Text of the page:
One step forward, two steps back. This phrase sums up the international fight against terror. If Iraqi forces took back Fallujah from Islamic State (IS) on Sunday, IS killed at least 42 people in Yemen on Monday and 41 people (at time of going to press) in Istanbul on Wednesday. Turkish authorities have confirmed that there were three suicide bombers involved in the attack and “the evidence points to Daesh (IS)”. Some experts feel that the resumption of ties between Ankara and Moscow on Tuesday could have triggered the attack.
As IS is losing ground in Iraq and Syria, the group is focusing on Turkey, Yemen and Libya. Unless the terror group is attacked from all sides and stopped from evolving new tactics to unleash terror, gains, like in Fallujah, will be temporary.
After the 9/11 attacks in the United States, security at airports has made high-impact attacks in high-security zones within airports nearly impossible. In both Istanbul on Wednesday and Brussels on March 22, the outer security cordon was targeted.
The quick response of the Turkish security forces in checking the three terrorists is commendable and it saved many lives. Suggestions to prevent future attacks such as pushing the security ring further away from airports might not be useful because a similar attack would see heavy casualties there as well. To stop such attacks, governments need to constantly review security of high-value targets. .
Wednesday’s attack is the 14th in Turkey and the fourth in Istanbul this year — this raises serious questions about Turkish President Recep Tayyip Erdogan’s ability to counter terror groups. Though initially there was ambivalence about Ankara’s stand against IS, it is now a strong ally in Washington’s war on terror. While focusing on IS and castigating the Erdogan administration for not doing enough, we must not ignore the terror unleashed by Kurdish militants across the country.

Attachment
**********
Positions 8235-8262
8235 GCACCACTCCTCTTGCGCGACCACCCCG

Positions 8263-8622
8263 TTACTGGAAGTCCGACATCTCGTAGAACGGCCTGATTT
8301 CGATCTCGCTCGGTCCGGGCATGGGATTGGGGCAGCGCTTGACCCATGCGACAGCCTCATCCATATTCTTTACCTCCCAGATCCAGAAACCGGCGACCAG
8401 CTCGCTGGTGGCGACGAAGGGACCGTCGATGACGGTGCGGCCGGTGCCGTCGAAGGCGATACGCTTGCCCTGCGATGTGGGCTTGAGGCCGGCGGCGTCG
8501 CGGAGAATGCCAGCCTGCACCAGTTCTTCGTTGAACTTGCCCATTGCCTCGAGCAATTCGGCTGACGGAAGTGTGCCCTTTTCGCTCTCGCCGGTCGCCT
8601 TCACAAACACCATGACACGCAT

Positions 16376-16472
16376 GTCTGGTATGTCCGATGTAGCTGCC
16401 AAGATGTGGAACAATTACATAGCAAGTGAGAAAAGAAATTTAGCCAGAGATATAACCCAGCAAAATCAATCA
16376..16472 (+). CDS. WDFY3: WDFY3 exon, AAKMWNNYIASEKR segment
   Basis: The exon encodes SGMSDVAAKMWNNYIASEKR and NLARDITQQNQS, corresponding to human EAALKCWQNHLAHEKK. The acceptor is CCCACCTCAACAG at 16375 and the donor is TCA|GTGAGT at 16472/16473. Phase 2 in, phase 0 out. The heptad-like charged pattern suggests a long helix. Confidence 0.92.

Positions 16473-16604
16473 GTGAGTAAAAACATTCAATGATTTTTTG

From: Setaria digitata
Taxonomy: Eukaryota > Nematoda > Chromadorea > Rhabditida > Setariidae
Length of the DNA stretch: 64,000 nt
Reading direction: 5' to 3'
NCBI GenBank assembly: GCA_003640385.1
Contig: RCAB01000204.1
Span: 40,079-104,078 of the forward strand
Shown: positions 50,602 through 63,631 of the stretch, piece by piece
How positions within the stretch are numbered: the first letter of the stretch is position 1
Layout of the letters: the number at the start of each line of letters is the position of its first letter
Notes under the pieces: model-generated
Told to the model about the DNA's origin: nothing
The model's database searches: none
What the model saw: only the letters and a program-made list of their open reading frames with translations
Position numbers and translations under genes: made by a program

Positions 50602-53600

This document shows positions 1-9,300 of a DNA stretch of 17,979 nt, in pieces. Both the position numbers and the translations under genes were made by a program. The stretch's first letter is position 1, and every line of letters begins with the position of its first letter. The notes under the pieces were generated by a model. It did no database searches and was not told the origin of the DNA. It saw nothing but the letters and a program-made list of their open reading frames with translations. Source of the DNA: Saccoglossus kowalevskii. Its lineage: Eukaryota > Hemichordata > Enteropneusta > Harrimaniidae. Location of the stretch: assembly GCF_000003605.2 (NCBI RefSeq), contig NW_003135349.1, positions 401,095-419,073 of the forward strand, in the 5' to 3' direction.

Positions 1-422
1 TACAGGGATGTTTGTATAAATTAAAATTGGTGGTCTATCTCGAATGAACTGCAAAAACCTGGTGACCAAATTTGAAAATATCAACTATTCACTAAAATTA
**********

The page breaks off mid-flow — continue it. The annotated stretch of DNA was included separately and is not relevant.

Other than the war on terror, governments across the world must focus on another aspect for the political stability in the region: The shrinking space for democracy in Turkey. In the last few months, attacks on journalists have increased and there has been a steady Islamisation of public spaces. In late April, demonstrations broke out in Ankara after Turkey’s parliament Speaker Ismail Kahraman said Turkey, a predominantly Muslim country, need a “religious constitution”. A visible tilt towards the Right has politically benefited the ruling AKP but such achievements will have no long-term benefits. Any unrest in Turkey will also adversely affect efforts to bring peace in the region. The war on terror cannot be won in pieces; it can be won only if all governments work in tandem.